Saturday, August 25, 2018

Reflections on Leonard Bernstein on his 100th birthday

Anno Domini 1990. I was born. He died. Naturally I’d like to think there’s some prophetic significance to that.

Naturally there isn’t. But as a teenager I remember thinking what a bummer it was that we “just missed each other.” He could still be here, I mused—entertaining the fantasy that we surely would be friends if he were. But no, lung cancer—the result of his excessive smoking—took him from us all too soon. Yes, Leonard Bernstein, the towering, larger-than-life figure, was just human. And, as humans do, he struggled. There were addictions, there were scandals, there was promiscuity—things my conservative friends took joy in pointing out to me during my own teenaged love affair with the maestro. They failed in dampening my enthusiasm.

Perhaps that’s because I struggled too. Don’t we all? And I found solace in his compositions—works that seemed to me to be very human, works that embodied both struggle and redemption. I thought of using the phrase “turmoil and triumph” here, such as we experience in the extremes of, say, Beethoven’s 5th Symphony, but that doesn’t quite fit. There is not a Bernstein work that I would describe as culminating in unbridled, Beethovenian triumph, but nevertheless there is redemption, there are glimmers of hope, of reconciliation—and these are things that were so often absent from 20th century art. The 20th century—“The Age of Anxiety”—apparently left a lot of people feeling like there was no redemption that could come out of the horrors that racked our little planet.

The redemption we experience in Bernstein’s music is less utopian (or should I say less Elysian?) than Beethoven’s or Schiller’s: it is redemption through and in suffering. You could say it is often a somewhat ambiguous redemption. Some examples from his best-known works come to mind:

At the end of the Mass there is a sense of reconciliation, but not in the sense than anybody has really triumphed, not in the sense that the big questions have been answered, but rather in the acceptance of the apparent truth: that the questions can’t really be answered—at least not in the way that everyone wants. There’s a certain resignation in it. There is still pain, there are still questions, but there is peace. We sense the peace in the music, but we also sense the lack of complete resolution, both in the dissonance-inflected canon that everyone sings (reprising the text “Lauda, laudé”) and in the reprisal of the very somber and enigmatic chorale “Almighty Father” that closes the nearly 3-hour-long work.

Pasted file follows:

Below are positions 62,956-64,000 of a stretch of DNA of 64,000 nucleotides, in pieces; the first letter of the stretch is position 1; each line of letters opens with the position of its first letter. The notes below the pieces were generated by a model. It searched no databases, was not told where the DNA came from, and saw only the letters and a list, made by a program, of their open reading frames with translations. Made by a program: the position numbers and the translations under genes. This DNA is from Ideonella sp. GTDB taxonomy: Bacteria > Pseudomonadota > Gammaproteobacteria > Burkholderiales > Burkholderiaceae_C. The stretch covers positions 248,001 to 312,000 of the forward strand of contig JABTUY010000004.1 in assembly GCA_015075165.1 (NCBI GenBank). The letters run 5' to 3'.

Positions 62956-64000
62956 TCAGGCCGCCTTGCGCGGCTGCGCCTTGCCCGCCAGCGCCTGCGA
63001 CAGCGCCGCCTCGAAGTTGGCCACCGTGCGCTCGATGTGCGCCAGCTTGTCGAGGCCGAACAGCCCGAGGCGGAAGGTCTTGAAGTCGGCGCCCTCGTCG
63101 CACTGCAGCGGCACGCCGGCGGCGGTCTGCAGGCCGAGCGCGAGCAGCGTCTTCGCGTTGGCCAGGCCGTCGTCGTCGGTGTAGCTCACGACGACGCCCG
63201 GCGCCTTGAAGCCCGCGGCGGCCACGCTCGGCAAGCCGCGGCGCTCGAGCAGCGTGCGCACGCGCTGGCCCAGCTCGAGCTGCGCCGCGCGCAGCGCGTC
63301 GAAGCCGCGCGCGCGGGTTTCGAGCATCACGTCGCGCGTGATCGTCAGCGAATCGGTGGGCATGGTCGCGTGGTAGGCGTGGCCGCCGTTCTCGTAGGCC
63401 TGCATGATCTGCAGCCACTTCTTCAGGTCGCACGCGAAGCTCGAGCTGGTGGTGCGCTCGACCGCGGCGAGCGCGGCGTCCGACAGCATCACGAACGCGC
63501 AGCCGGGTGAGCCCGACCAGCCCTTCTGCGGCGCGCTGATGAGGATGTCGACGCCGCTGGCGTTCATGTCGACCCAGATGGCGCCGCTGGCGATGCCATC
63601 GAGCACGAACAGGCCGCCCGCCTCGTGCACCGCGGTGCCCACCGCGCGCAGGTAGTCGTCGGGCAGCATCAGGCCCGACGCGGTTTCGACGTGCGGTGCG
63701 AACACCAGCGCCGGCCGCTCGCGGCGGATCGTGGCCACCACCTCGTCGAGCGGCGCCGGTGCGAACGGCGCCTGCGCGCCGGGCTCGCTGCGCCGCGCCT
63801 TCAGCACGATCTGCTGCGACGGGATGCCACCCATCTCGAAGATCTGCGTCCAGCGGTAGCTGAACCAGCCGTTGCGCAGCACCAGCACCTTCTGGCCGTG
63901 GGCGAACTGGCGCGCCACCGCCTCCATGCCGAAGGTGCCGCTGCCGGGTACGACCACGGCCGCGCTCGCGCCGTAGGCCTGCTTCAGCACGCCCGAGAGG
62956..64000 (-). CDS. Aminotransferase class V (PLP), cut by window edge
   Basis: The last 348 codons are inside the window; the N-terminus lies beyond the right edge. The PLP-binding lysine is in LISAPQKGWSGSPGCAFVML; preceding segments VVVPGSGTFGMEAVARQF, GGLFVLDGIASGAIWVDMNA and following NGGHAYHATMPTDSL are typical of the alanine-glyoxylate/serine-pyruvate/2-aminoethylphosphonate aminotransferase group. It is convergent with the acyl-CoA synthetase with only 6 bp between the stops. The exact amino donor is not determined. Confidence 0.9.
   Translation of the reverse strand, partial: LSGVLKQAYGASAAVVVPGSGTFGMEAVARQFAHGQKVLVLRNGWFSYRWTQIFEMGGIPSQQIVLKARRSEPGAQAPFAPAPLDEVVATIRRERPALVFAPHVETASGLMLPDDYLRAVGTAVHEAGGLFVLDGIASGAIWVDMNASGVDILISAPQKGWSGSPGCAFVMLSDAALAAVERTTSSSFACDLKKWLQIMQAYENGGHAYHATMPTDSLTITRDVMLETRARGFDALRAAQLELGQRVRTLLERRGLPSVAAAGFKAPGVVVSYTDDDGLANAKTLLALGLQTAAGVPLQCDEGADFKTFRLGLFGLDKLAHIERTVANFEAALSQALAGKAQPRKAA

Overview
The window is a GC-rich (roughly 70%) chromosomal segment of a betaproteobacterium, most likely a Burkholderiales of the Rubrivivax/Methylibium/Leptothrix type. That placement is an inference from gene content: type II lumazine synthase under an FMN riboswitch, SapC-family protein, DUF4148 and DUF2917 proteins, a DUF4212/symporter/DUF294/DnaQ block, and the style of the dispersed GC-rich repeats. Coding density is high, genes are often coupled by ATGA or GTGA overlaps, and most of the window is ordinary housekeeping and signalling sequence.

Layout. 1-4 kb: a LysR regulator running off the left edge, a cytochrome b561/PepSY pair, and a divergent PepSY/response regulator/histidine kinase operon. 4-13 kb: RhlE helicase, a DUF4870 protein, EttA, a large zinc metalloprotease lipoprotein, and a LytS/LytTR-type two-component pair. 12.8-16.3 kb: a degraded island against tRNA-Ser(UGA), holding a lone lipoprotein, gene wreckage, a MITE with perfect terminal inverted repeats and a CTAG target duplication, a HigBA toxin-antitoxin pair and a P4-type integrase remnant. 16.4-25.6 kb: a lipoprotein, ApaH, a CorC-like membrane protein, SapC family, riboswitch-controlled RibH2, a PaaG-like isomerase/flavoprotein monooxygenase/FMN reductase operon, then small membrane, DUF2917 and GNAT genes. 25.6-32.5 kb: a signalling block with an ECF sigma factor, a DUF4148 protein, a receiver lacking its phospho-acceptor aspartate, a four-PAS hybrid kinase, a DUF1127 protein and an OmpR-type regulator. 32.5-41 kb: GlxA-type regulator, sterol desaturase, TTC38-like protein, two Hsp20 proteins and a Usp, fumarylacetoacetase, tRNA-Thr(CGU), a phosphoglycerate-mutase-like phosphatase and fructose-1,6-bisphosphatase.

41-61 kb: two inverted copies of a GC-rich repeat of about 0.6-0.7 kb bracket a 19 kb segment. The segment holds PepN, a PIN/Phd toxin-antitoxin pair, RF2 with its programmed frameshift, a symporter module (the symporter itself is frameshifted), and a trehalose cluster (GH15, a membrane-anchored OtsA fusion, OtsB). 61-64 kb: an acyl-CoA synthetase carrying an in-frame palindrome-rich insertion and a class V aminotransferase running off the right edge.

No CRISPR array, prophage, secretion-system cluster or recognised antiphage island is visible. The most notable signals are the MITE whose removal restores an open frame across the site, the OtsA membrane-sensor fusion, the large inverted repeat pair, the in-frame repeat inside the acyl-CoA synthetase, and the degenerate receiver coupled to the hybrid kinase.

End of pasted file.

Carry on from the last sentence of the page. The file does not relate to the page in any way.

There is reconciliation in West Side Story, when the two gangs realize that violence wasn’t the answer to their problems. But we are still left with the reality that Tony is dead and that no amount of reconciliation between the gangs is going to bring him back. Bernstein captures this bitter-sweetness in an extraordinary way in the last bars of the score: he brings back motives from two of the show’s most heartfelt and tender songs: “I Have a Love”—now slightly disfigured by chromaticism—and “Somewhere,” with its hopeful leap of a 7th (a nod, perhaps, to the slow movement of Beethoven’s Emperor Concerto). Underneath, we hear a slow, steady death knell, as it were: a repeated note played by the low strings and timpani. In the end, we are left, unexpectedly, with a very soft C-flat major triad, played high in the register by strings and woodwinds; the “death knell,” meanwhile, continues to sound on the note F, adding it’s dissonant sting to the pure triad above.

There is certainly triumph at the end of the film On the Waterfront, in that incredible scene—for me, one of the most spine-tingling moments in all cinema—when a bloodied and bruised Terry Malloy (Marlon Brando) ignores his pain and the taunts of Johnny Friendly as he struggles to his feet and marches from the docks into the garage. In the increasingly intense music we hear his immense determination, immense resolve, and indeed immense triumph—but we also hear his immense pain. Bernstein manages to give us both pain and triumph in equal measure—something not many composers have achieved so convincingly.

We can even look at examples in Bernstein’s lighter, comical works. The music at the end of Candide, “Make Our Garden Grow,” seems almost too emotional compared to the silliness of the rest of the show. But this unexpected weightiness is really ingenious, in that it reflects the sort of “coming of age” that the characters finally experience. After all their disastrous wanderings in search of pleasure and adventure, the beleaguered and disillusioned main characters conclude to resign themselves to a simple, unglamorous life together. To Pangloss’s apparently rhetorical closing line, “Any questions?” the answer must actually be “Yes”—there are many unanswered questions, but we have decided to be content with the slight heaviness in not getting to know everything.